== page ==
A good design requires adoption of and adherence to critical constraints. No great work of art, literature, architecture or industry ever came into existence without critical constraints.
Follow along as we expore the nature and importance of constraints when creating and evaluating systems.
So There I Was, Scrolling Through Hacker News
I came across a Hacker News “Ask HN” question today:
My short answer?
Focus on design before technology.
Questions like these nearly always require a different response than the one the person presently wants. The difficulty comes when you try to respond with much more helpful suggestions, but the community views it as “off topic” or “not relevant”.
So how would I respond if the original poster showed willingness to explore the bigger problem?
Design Before Technology
All problems are solved by good design. -Stephen Gardiner
A good design keeps technical options open. A good design provides a few, simple, well defined interfaces for integration. A good design enables composability and modularity, leading to reusability while maintaining comprehensibility.
A good design encapsulates implementation details. A good design strongly encapsulates the System (“back end”) from the Application (“front end”), and vice versa, allowing the technology for the Application and the System to evolve independently. A good design applies the principle of encapsulation at all levels, from the most coarse-grained to the very fine-grained.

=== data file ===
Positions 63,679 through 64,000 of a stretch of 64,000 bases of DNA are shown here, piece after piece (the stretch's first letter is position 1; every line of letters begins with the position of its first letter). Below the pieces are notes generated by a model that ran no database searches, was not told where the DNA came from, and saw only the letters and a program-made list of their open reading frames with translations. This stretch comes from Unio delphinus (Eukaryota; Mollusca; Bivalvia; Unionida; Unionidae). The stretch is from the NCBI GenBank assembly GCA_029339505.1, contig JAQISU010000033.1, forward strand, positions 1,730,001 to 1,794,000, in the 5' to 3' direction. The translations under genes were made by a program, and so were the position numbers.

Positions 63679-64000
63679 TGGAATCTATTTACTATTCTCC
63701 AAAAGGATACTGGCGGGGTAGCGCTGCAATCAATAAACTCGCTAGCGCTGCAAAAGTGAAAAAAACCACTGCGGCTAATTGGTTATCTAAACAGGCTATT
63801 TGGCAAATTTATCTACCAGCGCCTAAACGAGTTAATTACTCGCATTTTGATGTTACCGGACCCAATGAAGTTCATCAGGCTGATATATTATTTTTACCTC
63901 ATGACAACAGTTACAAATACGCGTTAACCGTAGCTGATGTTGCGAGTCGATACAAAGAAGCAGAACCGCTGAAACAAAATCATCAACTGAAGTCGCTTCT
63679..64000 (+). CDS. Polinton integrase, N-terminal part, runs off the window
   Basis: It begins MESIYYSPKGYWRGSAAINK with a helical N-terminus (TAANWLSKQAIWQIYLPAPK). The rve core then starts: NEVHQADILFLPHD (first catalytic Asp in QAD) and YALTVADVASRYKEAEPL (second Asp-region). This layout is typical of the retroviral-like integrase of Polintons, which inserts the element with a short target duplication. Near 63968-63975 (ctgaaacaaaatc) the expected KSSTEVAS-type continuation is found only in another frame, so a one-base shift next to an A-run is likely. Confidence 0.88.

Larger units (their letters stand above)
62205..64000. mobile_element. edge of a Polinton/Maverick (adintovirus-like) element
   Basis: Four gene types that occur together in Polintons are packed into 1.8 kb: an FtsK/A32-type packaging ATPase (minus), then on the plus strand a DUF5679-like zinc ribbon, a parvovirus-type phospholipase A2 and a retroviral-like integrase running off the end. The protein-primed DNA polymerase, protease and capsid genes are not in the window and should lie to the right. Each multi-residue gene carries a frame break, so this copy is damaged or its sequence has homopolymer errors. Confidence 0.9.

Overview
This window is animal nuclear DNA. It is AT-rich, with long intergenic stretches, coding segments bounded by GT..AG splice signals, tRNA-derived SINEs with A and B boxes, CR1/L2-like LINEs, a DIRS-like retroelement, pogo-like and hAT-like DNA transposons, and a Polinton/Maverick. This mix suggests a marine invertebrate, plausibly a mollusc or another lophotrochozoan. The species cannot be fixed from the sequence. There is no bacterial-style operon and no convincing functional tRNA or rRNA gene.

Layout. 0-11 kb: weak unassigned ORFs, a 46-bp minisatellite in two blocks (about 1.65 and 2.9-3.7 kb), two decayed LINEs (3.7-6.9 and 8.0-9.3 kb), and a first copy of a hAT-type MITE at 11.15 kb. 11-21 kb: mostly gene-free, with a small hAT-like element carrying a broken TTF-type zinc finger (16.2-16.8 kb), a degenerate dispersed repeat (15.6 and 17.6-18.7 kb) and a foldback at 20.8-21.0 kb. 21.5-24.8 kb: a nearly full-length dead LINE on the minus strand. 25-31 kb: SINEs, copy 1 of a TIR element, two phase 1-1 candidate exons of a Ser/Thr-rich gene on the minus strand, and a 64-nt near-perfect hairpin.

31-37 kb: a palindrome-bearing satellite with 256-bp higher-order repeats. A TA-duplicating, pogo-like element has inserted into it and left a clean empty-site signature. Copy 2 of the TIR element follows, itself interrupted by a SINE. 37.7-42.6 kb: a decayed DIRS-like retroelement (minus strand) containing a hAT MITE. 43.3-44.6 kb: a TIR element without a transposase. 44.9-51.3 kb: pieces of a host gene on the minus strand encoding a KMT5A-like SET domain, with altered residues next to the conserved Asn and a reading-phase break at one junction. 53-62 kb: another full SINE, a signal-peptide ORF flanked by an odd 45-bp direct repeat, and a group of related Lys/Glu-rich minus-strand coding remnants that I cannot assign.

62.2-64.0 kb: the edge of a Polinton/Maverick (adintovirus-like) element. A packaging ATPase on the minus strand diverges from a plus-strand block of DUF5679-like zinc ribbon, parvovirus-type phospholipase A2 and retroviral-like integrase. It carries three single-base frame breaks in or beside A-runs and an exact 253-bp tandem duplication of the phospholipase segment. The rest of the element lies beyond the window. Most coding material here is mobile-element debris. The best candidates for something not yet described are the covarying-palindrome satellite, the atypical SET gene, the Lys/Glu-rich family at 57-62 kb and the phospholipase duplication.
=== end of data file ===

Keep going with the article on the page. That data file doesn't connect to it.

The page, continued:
Off the top of my head, some examples of critical constraints for software systems include:
- Know what Use Cases will drive the System.
- Identify and call out solutions masquerading as requirements.
- Avoid The Jump to “How” by first at least answering “why” and “what” (and likely “when”, “where”, “who” and “how much”).
- Applications (“front end”) answer the question “how to render” not “what to render”.
- Systems (“back end”) answer the question “what to render” not “how to render”.
- Avoid endpoint proliferation at all costs.
- Use pipelines and mediators for request handling to allow for pluggable cross cutting concerns.
- Don’t use coding Design Patterns for system decomposition (they may or may not be fine as implementation details depending on the situation).
- Document your design. Keep the design documentation up to date.
- Design Big, build small.
- Design to allow testing of application logic independent from infrastructure and vice versa.
- Design to enable testing of composable units of functionality (don’t just write unit tests!).
- Technical Empathy requires you to ship the SDK for the System. Even if the only application developer is you, be kind to yourself. Do it. Ship the SDK.
- Create a command line interface (CLI) that can drive the system. The CLI should consume the same SDK used by other Applications that integrate with the System. This helps keep the API clean, drives quality and testability, and increases Technical Empathy.
- Technical Empathy. Always Technical Empathy.
- Exploring Requirements
- Software Fundamentals: Collected Papers by David L. Parnas
- Righting Software
- A Philosophy of Software Design
How would you reply to the original question? What are your thoughts on design before technology?
Stay tuned for more on Liberating Constraints in this series!